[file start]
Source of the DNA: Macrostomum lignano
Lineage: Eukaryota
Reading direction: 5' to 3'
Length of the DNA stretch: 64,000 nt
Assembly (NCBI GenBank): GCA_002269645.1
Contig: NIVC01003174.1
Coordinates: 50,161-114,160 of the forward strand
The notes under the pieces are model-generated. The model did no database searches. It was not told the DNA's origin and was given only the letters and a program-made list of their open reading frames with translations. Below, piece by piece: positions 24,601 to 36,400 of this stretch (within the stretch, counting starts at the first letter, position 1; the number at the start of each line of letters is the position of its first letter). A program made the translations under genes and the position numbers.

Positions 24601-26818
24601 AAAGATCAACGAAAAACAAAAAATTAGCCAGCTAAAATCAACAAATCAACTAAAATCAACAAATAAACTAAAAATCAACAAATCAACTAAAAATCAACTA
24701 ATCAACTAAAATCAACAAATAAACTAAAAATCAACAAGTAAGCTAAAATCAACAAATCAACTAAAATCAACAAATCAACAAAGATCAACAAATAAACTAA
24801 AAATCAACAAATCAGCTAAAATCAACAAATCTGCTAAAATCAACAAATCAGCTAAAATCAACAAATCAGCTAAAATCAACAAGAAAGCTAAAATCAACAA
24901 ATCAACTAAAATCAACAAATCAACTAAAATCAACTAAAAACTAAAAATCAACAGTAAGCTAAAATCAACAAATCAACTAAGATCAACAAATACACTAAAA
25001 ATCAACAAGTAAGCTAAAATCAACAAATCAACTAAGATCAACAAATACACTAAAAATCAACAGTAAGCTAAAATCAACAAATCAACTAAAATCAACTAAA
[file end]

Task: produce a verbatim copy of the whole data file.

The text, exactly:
Source of the DNA: Macrostomum lignano
Lineage: Eukaryota
Reading direction: 5' to 3'
Length of the DNA stretch: 64,000 nt
Assembly (NCBI GenBank): GCA_002269645.1
Contig: NIVC01003174.1
Coordinates: 50,161-114,160 of the forward strand
The notes under the pieces are model-generated. The model did no database searches. It was not told the DNA's origin and was given only the letters and a program-made list of their open reading frames with translations. Below, piece by piece: positions 24,601 to 36,400 of this stretch (within the stretch, counting starts at the first letter, position 1; the number at the start of each line of letters is the position of its first letter). A program made the translations under genes and the position numbers.

Positions 24601-26818
24601 AAAGATCAACGAAAAACAAAAAATTAGCCAGCTAAAATCAACAAATCAACTAAAATCAACAAATAAACTAAAAATCAACAAATCAACTAAAAATCAACTA
24701 ATCAACTAAAATCAACAAATAAACTAAAAATCAACAAGTAAGCTAAAATCAACAAATCAACTAAAATCAACAAATCAACAAAGATCAACAAATAAACTAA
24801 AAATCAACAAATCAGCTAAAATCAACAAATCTGCTAAAATCAACAAATCAGCTAAAATCAACAAATCAGCTAAAATCAACAAGAAAGCTAAAATCAACAA
24901 ATCAACTAAAATCAACAAATCAACTAAAATCAACTAAAAACTAAAAATCAACAGTAAGCTAAAATCAACAAATCAACTAAGATCAACAAATACACTAAAA
25001 ATCAACAAGTAAGCTAAAATCAACAAATCAACTAAGATCAACAAATACACTAAAAATCAACAGTAAGCTAAAATCAACAAATCAACTAAAATCAACTAAA